However, the writers of this episode seem to believe that some how a foil will save this episode from otherwise poor writing that dominate this lack-luster romp in the sci-fi genre.

Not to mention the Esphine are once again the most inept space invaders in the Universe! Sun Tzu always supported the greatest victory of all is the one where no combat exists! And the given the fact the Esphine can infect humans with biotech and then even alter the genome itself-- why would they attack EARTH WITH WEAPONS? Why wouldn't they just infect the planet control the population and breed a new slave race?

Or do you not even see the logical error you introduced into your very story trying to always write the next "shock and awe" episode? In this season you basically destroyed any reason the Esphine would attack at all. They could just send trillions of little biological agents to Earth infect the population and breed out the Human genome in several hundreds years while they put all of their military might to problem of the Volm.

So, perhaps your writers should read more of those books I keep suggesting plus maybe a simple primer on logic!

Anonymous said...

I want to compliment Falling Skies on their amazing new characters this season. I should especially express how much I LOVE Denny. I hope to see more of her, and that she becomes a regular in season 4. Don't be alarmed Greg Beeman, or fellow blog-readers, if I continuously post/rally on Denny's behalf!

Anonymous said...

Just got through the audio commentary on both the Season 1 & 2 DVDs. You tend to not realize while watching a show, how much detail, time and effort really goes into bringing it to life. The commentary made me respect and love the show even more. I just bought Season 3 from iTunes but I will also buy the DVD for the audio commentary. Falling Skies is a show I'm more than happy to support - but be warned if anything happens to Pope... I'm out ;)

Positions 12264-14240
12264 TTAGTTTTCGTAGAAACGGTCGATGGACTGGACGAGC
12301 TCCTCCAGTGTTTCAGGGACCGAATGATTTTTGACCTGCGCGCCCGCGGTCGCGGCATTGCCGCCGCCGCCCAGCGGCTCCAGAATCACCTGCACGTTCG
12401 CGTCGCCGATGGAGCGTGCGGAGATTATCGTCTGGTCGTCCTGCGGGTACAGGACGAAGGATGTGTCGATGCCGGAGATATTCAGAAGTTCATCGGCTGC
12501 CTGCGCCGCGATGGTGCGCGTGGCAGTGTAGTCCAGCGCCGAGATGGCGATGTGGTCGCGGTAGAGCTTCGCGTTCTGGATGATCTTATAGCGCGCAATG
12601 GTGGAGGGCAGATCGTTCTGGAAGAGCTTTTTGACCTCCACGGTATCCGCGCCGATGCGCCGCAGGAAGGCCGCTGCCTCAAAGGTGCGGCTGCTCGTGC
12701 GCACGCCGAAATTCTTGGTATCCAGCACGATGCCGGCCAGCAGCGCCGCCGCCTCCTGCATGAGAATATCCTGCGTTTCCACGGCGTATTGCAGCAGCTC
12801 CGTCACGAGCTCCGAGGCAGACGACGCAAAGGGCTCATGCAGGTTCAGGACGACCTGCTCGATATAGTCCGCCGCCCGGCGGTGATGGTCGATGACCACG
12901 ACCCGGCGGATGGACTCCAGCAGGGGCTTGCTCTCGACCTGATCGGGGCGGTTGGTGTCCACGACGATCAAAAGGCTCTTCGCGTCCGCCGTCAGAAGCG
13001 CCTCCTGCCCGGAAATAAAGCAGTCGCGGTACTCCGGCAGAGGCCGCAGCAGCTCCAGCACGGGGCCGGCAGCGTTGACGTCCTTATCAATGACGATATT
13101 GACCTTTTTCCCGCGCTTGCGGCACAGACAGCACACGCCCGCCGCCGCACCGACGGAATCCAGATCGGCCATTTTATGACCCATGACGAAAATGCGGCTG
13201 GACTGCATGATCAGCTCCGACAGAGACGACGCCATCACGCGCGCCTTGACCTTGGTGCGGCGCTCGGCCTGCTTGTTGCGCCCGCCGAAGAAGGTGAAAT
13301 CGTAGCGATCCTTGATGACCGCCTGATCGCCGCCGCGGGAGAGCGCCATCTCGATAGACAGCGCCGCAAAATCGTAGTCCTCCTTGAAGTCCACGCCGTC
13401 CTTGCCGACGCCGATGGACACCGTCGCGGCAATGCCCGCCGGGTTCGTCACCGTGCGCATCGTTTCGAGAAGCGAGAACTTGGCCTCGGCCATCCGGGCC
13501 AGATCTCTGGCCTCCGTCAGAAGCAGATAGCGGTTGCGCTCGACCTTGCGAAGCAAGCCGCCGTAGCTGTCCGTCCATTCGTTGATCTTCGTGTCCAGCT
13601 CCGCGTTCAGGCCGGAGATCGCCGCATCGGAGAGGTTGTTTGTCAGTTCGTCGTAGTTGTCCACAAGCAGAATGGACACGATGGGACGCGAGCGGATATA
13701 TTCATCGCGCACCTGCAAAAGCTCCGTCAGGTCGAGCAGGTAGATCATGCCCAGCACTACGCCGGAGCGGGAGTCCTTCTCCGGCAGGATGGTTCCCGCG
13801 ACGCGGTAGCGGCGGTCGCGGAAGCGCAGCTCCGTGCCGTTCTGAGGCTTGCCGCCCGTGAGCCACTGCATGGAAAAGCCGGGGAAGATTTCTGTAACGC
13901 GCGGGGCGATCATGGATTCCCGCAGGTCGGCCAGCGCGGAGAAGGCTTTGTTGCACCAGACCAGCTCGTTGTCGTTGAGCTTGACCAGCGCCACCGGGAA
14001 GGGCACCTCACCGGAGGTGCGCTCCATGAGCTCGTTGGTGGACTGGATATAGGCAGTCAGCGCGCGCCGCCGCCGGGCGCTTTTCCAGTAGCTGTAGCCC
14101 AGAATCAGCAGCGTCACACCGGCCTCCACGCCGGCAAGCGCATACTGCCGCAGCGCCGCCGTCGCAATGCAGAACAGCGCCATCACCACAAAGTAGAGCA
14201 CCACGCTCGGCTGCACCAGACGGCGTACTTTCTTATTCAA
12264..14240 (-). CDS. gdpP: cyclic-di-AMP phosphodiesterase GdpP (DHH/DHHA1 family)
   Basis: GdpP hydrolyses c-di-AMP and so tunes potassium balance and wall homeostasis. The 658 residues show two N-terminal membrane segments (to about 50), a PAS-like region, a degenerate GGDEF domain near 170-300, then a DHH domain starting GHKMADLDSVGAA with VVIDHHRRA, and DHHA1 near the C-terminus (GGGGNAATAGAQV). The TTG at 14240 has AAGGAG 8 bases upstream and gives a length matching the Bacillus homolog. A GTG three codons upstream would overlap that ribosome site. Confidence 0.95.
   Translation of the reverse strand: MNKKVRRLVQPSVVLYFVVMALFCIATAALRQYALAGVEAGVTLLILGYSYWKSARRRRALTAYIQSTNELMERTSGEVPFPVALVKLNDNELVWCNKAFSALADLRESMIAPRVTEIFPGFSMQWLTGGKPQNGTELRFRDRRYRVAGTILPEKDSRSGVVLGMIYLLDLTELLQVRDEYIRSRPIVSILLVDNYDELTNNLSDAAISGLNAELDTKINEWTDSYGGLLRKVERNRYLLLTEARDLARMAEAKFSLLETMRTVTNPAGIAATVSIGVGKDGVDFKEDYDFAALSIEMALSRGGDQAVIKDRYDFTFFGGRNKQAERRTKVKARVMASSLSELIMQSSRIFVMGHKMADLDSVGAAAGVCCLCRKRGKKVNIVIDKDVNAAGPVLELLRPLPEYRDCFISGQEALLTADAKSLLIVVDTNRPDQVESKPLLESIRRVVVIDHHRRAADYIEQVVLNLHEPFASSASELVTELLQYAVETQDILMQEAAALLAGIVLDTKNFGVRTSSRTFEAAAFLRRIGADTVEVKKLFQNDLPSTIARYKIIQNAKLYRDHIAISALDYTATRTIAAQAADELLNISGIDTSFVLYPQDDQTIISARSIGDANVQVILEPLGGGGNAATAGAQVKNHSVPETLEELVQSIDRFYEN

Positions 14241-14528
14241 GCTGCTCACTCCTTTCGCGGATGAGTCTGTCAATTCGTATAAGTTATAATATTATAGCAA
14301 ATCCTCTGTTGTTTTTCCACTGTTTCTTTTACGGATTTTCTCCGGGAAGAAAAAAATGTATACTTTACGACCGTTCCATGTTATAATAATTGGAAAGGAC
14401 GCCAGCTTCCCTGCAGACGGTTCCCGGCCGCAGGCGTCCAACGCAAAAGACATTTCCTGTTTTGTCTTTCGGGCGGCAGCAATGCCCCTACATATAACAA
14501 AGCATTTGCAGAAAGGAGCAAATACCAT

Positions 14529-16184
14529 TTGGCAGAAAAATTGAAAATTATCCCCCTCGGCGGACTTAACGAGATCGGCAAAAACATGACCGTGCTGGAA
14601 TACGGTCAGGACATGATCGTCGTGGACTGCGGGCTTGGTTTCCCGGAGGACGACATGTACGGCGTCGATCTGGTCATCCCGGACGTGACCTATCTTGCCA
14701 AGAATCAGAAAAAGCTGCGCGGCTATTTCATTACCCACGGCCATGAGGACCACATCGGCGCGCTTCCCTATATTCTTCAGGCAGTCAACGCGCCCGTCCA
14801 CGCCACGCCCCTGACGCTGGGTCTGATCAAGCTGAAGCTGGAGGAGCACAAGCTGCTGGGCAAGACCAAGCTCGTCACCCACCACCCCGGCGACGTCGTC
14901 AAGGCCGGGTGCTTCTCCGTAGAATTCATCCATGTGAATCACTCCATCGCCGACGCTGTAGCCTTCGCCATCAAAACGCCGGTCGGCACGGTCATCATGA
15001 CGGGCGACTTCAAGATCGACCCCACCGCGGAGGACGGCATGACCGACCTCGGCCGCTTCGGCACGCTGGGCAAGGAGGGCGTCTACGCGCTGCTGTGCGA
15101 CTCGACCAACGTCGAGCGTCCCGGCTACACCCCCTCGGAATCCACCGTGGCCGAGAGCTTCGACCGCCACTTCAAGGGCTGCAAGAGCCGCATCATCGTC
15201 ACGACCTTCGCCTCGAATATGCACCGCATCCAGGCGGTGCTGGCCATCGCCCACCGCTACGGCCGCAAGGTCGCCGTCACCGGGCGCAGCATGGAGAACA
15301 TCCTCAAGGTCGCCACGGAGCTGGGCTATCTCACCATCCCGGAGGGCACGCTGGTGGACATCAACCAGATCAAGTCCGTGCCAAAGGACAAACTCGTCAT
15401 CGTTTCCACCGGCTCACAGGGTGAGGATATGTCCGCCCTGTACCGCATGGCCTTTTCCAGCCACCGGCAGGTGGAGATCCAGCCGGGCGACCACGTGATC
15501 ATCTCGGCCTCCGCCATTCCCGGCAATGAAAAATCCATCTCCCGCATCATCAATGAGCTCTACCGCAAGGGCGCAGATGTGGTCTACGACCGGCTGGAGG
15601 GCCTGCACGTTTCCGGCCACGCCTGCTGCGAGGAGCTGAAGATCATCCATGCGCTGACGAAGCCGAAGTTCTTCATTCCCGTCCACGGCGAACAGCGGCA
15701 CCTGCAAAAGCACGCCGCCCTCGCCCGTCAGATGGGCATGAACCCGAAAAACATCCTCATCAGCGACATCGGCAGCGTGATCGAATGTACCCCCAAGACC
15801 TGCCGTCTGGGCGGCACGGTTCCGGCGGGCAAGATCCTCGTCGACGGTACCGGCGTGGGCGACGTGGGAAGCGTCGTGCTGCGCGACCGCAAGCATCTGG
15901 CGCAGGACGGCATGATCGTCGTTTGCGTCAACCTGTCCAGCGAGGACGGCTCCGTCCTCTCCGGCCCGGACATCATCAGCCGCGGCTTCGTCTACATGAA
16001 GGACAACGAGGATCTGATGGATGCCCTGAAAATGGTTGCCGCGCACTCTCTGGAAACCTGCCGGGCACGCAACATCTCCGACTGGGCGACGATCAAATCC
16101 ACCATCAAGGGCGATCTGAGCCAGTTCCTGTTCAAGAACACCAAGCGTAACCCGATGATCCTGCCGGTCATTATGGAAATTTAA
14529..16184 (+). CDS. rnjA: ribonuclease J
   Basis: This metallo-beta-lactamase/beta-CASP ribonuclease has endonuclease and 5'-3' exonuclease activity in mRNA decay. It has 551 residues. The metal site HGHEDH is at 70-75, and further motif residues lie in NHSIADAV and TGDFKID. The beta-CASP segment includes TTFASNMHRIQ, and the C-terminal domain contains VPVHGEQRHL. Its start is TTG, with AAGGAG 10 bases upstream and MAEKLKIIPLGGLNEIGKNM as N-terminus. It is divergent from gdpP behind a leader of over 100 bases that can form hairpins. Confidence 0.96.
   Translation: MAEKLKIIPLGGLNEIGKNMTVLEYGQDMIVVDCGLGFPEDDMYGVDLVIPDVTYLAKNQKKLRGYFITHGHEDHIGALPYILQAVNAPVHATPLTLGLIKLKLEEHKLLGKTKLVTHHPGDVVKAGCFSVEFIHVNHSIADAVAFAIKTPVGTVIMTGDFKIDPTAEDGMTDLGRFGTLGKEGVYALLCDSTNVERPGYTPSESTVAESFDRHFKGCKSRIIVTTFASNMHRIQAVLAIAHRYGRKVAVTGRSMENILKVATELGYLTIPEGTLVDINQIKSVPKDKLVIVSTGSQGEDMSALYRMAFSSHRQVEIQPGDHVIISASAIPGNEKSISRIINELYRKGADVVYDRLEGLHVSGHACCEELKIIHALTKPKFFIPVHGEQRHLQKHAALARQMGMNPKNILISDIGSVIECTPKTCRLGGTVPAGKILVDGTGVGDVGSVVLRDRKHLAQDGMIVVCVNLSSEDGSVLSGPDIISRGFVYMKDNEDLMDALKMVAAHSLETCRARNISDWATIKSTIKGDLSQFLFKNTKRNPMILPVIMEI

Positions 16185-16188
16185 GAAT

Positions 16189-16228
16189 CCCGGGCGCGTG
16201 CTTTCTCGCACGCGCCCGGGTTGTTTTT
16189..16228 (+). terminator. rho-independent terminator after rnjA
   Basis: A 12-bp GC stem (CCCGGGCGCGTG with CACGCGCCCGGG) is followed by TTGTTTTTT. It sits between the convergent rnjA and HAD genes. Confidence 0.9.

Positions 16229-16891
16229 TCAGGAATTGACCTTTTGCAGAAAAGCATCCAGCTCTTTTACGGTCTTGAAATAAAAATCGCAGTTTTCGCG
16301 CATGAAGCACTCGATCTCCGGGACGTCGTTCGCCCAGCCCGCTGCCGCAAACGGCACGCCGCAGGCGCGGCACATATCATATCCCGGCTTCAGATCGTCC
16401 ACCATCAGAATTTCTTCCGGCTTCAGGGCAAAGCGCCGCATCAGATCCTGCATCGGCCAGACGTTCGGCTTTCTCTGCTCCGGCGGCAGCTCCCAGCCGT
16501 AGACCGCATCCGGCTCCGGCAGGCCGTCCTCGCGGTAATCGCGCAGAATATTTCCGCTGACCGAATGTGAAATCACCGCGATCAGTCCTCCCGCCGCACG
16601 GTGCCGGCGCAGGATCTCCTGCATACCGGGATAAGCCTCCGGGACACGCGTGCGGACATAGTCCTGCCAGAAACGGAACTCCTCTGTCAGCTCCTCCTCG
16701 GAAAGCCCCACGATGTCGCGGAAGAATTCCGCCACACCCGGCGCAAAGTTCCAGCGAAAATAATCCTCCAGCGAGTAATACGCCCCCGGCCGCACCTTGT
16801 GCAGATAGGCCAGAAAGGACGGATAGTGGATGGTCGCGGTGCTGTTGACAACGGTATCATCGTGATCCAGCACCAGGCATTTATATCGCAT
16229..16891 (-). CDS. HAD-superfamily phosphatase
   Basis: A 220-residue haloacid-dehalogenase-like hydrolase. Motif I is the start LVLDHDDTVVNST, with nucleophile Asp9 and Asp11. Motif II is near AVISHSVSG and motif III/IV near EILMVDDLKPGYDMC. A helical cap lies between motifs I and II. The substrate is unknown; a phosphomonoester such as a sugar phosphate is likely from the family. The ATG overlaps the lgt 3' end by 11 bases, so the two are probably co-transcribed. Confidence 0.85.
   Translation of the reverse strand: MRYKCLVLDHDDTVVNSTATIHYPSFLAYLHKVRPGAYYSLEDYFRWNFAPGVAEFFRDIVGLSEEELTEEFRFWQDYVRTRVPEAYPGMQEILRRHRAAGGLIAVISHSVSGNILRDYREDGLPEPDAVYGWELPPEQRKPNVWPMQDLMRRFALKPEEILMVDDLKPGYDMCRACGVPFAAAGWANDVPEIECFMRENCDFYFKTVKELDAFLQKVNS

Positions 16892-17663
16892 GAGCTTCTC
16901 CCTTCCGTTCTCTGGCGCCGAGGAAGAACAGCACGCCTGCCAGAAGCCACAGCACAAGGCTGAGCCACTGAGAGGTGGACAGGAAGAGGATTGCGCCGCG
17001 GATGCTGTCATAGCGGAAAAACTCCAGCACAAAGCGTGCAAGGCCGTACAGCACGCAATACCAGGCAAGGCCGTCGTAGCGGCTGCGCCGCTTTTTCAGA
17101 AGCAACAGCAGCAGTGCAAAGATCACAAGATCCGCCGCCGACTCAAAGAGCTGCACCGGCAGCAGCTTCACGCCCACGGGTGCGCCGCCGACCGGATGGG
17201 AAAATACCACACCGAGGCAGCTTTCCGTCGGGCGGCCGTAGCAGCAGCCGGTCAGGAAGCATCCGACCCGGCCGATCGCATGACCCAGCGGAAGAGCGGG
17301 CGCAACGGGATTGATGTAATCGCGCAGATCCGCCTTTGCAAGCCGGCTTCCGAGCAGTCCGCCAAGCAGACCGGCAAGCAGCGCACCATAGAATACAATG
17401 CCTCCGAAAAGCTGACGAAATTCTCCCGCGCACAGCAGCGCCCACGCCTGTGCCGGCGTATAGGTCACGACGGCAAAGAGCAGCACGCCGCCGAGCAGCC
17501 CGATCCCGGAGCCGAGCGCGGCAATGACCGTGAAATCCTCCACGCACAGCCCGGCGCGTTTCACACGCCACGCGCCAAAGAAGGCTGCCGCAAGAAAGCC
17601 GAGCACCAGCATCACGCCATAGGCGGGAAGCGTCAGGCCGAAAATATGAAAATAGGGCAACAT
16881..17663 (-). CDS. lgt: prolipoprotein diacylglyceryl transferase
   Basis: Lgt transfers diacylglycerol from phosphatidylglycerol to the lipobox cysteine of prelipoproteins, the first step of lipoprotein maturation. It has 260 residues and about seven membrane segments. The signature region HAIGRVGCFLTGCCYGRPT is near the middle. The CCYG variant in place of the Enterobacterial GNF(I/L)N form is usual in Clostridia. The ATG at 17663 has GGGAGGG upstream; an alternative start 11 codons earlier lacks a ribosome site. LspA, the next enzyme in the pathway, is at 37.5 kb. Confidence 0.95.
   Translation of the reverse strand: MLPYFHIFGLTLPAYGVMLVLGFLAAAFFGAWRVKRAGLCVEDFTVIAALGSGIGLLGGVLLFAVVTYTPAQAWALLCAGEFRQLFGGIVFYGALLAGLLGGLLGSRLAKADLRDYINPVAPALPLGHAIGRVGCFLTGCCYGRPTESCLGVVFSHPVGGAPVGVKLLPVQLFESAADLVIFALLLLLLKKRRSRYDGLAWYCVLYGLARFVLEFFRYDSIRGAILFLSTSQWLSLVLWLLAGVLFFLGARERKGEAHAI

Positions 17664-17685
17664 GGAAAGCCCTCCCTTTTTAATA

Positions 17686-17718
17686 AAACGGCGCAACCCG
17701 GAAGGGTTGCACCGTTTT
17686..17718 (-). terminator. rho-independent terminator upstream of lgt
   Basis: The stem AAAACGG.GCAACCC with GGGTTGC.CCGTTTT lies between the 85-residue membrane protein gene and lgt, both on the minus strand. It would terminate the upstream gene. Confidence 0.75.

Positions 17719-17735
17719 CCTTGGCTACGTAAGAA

Edward Ghazaley said...

Although there are no posts about episode eight, I want to commend the people who created and worked on it. Sundays episode (Ep. 8 ) brought back what I loved most about Falling Skies.(the realism and the ability for the series to actually put me in the scene.) The contrast with the past(pre-invasion) and the present and the great visual scenes (the white snow versus the dark and empty houses) really impressed me. Falling Skies (at least season 1) was so real. It felt like I was a part of all this invasion. I was totally absorbed by the series. Episode 8 reminded me of this. The last few minutes were nostalgic and touching. Seeing the abandoned streets and houses powerfully and effectively reestablished season 1's realism and emotion-once again engrossing me. Great Episode!!

Anonymous said...

I couldn't agree more with Edward Ghazaley's comments. Thank you for bringing us back to season 1's realism... if such a thing can exist in alien sci-fi... This was the best episode of the season.

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Aldenata said...

@Pickett Line
1. Another so-so episode. Had some nice depth to it but was ruined by deficit plotting.

2. "I hate to say it but we have oatmeal… and grits."

Yup. Get used to it, Yankee.

The protagonist in my contribution to this universe (also a New Englander) mentions her dislike of having to eat so much sorghum on at least once, and several chapters deal largely with the problems of getting food, eating food, and growing more food.